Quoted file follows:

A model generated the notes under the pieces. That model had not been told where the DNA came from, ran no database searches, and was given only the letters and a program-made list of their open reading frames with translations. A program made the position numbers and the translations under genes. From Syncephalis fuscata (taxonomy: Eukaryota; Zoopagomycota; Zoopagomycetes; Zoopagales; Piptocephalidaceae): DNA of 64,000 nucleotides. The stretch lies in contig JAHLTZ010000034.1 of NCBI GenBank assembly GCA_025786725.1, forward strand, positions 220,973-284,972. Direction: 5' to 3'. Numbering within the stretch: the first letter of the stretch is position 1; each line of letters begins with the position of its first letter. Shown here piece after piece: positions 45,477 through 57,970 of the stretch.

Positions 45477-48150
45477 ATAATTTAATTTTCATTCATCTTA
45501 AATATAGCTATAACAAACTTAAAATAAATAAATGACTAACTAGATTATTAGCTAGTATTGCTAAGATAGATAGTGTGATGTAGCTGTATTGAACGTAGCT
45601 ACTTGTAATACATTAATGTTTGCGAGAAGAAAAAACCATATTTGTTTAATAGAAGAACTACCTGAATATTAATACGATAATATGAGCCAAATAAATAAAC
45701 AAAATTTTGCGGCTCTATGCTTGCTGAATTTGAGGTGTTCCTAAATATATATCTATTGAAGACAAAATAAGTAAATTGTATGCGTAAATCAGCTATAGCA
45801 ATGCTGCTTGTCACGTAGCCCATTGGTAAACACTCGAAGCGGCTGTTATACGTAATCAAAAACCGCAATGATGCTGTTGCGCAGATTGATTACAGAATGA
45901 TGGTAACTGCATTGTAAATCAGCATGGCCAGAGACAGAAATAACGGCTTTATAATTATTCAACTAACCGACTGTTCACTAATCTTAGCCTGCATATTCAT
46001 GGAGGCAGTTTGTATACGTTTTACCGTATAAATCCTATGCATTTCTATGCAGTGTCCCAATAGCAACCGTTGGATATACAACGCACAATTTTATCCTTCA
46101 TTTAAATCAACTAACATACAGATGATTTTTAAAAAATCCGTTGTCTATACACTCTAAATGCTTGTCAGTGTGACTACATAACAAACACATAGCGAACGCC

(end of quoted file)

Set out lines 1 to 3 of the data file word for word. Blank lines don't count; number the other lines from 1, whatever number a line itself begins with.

A model generated the notes under the pieces. That model had not been told where the DNA came from, ran no database searches, and was given only the letters and a program-made list of their open reading frames with translations. A program made the position numbers and the translations under genes. From Syncephalis fuscata (taxonomy: Eukaryota; Zoopagomycota; Zoopagomycetes; Zoopagales; Piptocephalidaceae): DNA of 64,000 nucleotides. The stretch lies in contig JAHLTZ010000034.1 of NCBI GenBank assembly GCA_025786725.1, forward strand, positions 220,973-284,972. Direction: 5' to 3'. Numbering within the stretch: the first letter of the stretch is position 1; each line of letters begins with the position of its first letter. Shown here piece after piece: positions 45,477 through 57,970 of the stretch.

Positions 45477-48150
45477 ATAATTTAATTTTCATTCATCTTA